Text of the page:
The Renaissance has long become synonymous with “art.” This period of human history is known for an extraordinary number of legendary artists that keep inspiring us in the 21st century. But when was the last time you had the time to sit back and admire your favorite painting by artists of the Renaissance era? Let us refresh your memory with a compilation of the most popular and universally loved artworks — so loved that you have probably seen them outside of museums more times than you can count.
What Is Your Favorite Painting by Artists of the Renaissance?
The Birth of Venus by Sandro Botticelli
If we had to pick one painting by artists of the Renaissance to summarize the entire era, it would probably be this one. An iconic piece, The Birth of Venus was, and still is, endlessly analyzed by art historians from various angles. The painting depicts the arrival of the goddess Venus upon the seashore, in the company of other mythical beings. While the mythological symbolism of the painting is one of the primary subjects of discussion, the identity of its commissioner is still a mystery (some believe that it was painted for a member of the Medici family). Along with Primavera, this piece is one of the most famous works by Botticelli. Today, The Birth of Venus is constantly referenced in pop culture and has become a modern symbol of ethereal beauty.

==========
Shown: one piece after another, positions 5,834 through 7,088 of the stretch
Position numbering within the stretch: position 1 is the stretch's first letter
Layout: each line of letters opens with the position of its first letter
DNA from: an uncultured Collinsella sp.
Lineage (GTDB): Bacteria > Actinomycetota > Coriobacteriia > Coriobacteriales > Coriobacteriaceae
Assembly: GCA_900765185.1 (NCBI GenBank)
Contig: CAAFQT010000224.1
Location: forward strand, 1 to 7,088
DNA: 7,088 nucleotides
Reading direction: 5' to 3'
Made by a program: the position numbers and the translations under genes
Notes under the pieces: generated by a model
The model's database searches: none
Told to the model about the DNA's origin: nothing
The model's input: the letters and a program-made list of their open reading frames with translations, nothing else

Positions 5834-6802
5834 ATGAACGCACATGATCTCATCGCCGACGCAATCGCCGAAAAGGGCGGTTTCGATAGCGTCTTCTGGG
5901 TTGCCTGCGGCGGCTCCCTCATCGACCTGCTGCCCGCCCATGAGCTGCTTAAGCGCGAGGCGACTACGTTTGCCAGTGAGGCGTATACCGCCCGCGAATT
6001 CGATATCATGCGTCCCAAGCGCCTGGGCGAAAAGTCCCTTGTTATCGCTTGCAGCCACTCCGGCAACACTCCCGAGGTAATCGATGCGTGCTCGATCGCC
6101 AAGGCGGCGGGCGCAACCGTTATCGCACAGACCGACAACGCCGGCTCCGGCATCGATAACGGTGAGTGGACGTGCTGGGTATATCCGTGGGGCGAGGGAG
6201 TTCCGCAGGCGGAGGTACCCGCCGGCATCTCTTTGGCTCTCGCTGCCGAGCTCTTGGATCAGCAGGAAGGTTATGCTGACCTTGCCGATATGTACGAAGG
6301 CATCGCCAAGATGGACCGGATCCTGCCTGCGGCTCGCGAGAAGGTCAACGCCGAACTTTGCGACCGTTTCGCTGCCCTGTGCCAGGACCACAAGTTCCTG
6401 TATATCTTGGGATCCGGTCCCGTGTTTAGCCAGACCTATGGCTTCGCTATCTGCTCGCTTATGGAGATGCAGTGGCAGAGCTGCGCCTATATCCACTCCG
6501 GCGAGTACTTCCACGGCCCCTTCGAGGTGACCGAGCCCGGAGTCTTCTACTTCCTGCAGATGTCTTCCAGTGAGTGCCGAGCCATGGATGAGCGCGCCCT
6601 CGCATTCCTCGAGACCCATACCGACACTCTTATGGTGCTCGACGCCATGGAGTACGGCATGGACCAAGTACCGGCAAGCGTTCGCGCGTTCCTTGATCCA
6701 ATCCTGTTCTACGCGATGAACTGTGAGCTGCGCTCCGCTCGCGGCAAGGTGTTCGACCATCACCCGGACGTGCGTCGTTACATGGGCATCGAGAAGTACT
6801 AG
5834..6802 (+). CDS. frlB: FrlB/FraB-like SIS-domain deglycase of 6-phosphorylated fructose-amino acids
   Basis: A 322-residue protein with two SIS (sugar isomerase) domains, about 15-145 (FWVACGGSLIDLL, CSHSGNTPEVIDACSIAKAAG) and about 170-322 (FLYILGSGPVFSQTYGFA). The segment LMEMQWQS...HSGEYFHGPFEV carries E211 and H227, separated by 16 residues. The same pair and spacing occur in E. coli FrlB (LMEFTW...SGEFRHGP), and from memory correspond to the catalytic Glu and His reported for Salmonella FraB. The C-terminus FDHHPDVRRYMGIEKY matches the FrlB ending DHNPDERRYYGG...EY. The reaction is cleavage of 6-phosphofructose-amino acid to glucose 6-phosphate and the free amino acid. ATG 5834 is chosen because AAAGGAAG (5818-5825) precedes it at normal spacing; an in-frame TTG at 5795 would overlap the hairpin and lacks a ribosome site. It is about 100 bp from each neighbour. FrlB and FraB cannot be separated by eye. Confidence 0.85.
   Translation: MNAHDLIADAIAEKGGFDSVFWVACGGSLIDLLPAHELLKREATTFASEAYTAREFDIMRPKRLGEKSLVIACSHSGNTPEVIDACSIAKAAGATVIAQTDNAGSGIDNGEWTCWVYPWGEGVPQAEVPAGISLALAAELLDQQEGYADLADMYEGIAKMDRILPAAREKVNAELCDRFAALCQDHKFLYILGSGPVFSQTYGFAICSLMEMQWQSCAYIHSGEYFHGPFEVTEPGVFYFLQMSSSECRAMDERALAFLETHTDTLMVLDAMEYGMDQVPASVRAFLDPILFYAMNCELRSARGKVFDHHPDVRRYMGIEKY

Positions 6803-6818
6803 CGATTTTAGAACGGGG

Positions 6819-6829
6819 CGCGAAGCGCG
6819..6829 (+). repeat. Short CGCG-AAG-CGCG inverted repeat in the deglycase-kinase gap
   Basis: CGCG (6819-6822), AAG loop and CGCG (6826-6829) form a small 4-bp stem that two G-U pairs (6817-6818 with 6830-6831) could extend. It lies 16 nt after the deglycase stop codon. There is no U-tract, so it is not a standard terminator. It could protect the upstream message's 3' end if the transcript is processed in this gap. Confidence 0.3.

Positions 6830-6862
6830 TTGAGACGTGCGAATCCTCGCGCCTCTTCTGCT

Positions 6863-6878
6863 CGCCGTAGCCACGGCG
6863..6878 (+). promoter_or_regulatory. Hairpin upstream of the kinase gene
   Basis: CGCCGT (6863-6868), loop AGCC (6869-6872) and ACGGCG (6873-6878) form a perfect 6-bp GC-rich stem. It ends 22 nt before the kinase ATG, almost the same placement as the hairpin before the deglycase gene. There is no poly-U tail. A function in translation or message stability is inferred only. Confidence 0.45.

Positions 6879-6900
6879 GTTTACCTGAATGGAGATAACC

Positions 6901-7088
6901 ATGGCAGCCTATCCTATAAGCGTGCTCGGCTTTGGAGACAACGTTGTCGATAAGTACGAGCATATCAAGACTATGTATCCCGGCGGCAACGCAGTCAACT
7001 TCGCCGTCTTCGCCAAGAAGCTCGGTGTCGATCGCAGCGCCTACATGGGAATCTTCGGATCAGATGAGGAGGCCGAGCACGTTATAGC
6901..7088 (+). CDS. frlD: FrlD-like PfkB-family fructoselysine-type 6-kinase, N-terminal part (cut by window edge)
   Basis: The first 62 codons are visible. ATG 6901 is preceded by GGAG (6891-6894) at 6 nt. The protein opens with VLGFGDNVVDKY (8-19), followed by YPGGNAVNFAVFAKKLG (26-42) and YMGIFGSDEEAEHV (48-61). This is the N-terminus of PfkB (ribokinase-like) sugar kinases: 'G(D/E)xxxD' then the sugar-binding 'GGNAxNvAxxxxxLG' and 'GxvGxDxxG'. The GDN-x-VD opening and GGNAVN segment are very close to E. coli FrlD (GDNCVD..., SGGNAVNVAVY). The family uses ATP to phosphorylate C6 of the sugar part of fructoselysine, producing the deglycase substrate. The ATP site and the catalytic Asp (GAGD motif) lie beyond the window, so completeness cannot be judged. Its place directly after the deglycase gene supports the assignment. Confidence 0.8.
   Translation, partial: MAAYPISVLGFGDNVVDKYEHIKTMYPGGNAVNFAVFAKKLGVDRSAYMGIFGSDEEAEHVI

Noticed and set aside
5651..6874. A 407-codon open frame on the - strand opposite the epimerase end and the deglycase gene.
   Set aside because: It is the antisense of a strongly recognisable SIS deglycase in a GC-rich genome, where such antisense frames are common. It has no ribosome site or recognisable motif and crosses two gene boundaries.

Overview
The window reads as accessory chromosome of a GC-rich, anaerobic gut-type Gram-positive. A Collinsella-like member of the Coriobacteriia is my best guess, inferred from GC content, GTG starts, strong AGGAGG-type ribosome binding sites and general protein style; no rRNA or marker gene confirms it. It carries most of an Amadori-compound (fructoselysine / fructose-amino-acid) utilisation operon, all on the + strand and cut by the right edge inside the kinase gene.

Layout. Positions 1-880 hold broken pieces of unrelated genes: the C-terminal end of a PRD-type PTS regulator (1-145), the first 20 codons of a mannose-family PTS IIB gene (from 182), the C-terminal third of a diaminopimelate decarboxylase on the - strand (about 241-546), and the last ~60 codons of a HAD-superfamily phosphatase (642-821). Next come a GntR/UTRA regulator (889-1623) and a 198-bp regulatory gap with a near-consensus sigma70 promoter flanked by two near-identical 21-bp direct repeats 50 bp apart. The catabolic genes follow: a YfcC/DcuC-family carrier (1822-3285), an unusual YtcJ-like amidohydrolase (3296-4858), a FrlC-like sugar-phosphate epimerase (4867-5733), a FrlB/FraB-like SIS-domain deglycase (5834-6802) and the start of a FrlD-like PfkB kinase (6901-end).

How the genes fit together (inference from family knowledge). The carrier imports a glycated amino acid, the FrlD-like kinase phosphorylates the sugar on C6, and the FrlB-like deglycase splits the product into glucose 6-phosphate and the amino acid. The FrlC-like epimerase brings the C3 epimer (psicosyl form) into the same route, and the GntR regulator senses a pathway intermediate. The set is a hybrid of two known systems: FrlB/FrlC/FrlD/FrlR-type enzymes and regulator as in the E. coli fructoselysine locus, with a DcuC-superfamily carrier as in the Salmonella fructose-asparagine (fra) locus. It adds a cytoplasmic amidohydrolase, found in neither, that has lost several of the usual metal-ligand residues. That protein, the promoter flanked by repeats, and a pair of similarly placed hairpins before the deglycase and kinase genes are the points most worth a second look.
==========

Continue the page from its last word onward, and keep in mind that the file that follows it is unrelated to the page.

Sistine Madonna by Raphael
Religious themes, especially depictions of the Mother of God and Jesus Christ, were popular in the Renaissance era. Some of the most notable of them belong to Raphael, including the famous Sistine Madonna. They say that this painting evoked extremely strong emotions from the contemporaries who looked at it. However, the piece itself might not be as popular today as the two cherubs depicted at the bottom of it. If they seem familiar to you, it is probably because they are very well-loved by product designers and appear on all kinds of merchandise.
Last Supper by Leonardo da Vinci
Last Supper is another piece that has been referenced hundreds of times in popular media. The composition of this painting is so iconic that even those not interested in Renaissance art immediately recognize it when they see it.
It is undeniable that modern-day visual culture bears the influence of the Renaissance masters. Isn’t it wonderful that a painting by artists that lived such a long time ago can have such a strong presence in this time?